However, in the case of the landfill method with additional soil, a lot of time and labor are needed for the excavation and landfill. In the case of the ground improvement method, there were problems in that soil environment was significantly changed and enormous cost and time were required for the improvement work, and the like. Further, in the case of the bioremediation using a microorganism, there were problems in that the control of microorganism was difficult and effectiveness on lead removal was low, and the like.
On the other hand, in the case of the phytoremediation aiming at cleaning up soil contaminated with heavy metals with the use of a plant, although it is considered promising due to a reason that economic and environmental burden is low and the like, each of the phytoremediations disclosed in the above Patent documents 1 to 6 mainly targets heavy metals such as cadmium and zinc and does not particularly target lead, and there was a problem in that their removal effect against lead was small. For example, as for a plant species to be used for the decontamination of heavy metals, plants belonging to the family Gramineae, Asteraceae, Leguminosae and the like are common, however lead absorption or accumulation is not observed in these plant species.
Lead has a large atomic weight among heavy metal elements, and is particularly a heavy element among heavy metals, and has a chemical property that it is very slightly soluble in water under normal soil environmental conditions (physical/chemical conditions). Salts easily soluble in water among lead compounds are only lead nitrate (Pb(NO3)2) and lead acetate (Pb(CH3COO)2). In the decontamination of a heavy metal with the use of a plant, it is important to firstly convert the heavy metal into a soluble form and allow it to be absorbed from the roots. However, when lead is targeted, absorption from the plant roots is difficult due to the chemical property as described above, and a plant which absorbs lead selectively and effectively has not been identified.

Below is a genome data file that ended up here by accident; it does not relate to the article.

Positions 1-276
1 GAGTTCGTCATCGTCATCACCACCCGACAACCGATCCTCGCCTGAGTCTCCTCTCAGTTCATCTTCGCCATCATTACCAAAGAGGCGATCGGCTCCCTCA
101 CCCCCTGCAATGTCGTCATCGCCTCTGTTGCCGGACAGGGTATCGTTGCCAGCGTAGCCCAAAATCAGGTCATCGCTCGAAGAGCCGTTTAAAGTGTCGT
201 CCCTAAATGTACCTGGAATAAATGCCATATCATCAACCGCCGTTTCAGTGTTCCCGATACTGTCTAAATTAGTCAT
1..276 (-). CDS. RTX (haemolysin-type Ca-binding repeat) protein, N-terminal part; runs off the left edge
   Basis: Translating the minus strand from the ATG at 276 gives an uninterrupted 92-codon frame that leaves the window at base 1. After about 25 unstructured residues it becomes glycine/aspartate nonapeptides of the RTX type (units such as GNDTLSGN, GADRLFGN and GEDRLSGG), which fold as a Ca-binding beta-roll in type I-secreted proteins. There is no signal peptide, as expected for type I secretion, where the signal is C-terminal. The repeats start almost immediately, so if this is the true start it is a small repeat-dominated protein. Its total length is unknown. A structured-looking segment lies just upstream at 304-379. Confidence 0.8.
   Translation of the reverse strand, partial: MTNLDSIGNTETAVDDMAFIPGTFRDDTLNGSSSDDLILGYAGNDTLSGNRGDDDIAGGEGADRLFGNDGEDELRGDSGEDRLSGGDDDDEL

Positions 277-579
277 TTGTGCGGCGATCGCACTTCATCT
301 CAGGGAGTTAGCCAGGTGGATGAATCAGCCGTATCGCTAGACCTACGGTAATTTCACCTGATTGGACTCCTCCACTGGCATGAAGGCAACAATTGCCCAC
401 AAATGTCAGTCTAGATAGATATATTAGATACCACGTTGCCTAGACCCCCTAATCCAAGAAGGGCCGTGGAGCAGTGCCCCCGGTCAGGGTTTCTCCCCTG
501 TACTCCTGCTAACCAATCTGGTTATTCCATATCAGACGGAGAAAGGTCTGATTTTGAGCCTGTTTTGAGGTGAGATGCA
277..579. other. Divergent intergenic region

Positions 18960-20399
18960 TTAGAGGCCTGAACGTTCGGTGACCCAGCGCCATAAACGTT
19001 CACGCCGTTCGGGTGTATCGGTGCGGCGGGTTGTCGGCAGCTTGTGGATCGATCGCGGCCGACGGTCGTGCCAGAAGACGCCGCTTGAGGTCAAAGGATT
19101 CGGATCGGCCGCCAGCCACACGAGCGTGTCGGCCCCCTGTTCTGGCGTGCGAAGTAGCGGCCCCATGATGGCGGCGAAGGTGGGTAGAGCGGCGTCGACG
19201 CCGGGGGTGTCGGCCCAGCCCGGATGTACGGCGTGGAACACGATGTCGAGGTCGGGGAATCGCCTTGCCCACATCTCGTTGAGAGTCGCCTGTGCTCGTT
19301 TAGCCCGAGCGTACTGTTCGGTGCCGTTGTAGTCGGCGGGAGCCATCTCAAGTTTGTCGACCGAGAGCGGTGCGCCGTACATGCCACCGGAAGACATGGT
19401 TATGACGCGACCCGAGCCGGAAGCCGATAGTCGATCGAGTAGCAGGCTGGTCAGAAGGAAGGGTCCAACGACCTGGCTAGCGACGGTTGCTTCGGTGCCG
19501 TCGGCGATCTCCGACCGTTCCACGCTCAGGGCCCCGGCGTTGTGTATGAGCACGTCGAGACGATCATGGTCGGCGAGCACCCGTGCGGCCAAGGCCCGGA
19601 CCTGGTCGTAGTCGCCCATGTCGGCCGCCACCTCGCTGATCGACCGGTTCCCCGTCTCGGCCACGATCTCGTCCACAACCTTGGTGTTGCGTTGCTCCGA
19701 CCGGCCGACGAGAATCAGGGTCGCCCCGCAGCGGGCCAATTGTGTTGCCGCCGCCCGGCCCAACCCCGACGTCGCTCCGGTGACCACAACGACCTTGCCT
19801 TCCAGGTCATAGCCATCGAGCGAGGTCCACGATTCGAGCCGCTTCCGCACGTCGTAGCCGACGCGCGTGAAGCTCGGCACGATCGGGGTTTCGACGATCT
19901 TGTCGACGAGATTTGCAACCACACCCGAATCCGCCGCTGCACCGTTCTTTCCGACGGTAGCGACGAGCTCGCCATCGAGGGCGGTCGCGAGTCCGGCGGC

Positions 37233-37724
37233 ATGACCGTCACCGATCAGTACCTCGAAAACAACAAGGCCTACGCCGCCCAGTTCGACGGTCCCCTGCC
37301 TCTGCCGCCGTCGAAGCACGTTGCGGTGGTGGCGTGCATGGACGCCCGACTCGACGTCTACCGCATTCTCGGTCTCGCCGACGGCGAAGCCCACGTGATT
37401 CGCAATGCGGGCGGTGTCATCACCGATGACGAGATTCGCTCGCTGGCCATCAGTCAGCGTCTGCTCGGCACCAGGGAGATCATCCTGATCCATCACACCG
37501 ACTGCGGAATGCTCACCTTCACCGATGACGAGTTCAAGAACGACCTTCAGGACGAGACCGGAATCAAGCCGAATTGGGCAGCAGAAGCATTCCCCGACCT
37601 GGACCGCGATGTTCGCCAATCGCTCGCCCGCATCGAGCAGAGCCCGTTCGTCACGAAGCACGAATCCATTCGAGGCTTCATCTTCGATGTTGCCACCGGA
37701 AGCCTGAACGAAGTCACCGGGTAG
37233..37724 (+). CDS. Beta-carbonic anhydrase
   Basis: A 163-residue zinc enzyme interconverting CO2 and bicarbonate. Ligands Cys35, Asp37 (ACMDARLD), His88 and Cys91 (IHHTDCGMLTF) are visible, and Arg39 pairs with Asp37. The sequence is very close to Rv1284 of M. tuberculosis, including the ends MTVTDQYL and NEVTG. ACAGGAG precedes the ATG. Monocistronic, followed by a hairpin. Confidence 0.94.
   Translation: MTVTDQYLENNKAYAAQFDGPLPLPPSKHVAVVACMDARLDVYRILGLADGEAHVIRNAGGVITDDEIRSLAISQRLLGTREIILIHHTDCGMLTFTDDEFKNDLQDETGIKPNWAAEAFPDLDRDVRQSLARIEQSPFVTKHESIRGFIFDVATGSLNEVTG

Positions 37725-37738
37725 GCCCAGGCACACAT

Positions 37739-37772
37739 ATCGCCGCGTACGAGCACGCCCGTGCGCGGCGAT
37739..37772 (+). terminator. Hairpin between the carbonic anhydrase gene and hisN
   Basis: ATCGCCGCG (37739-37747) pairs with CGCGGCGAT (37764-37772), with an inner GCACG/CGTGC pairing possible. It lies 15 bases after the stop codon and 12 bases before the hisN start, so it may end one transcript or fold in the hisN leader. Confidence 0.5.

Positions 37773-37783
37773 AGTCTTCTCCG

On the other hand, in order for a plant to absorb and accumulate heavy metals effectively, the mixing of an agent such as EDTA or citric acid in soil as a solubilization promoter is also carried out (see the above Non-patent documents 7 and 8). However, if these agents are artificially mixed in the soil, because the biodegradability of EDTA in soil is slow, there are concerns that these agents may possibly remain in the soil for a long period of time, and moreover, they strongly bind to other cations and may possibly degrade the inherent function of soil or change its property. In addition, because the amount of eluting lead is increased by several tens of times by spreading a chelating agent, there was a problem in that lead contamination may be diffused contrary to intention if wastewater treatment was carried out inappropriately.
Accordingly, the main object of the present invention cleaning up lead-contaminated soil according to claim 1, wherein as the plant rich in oxalic acid, any of plants belonging to the family Polygonaceae, Oxalidaceae, Chenopodiaceae, Araceae, Begoniaceae and Musaceae or a combination thereof is used is provided.
As described in detail above, according to the present invention, phytoremediation is carried out with the use of a plant species rich in oxalic acid, therefore, a lead component in soil is effectively absorbed from the roots and it becomes possible to remove the lead component from the soil.
Hereinafter, a mode for carrying out the present invention will be described in detail.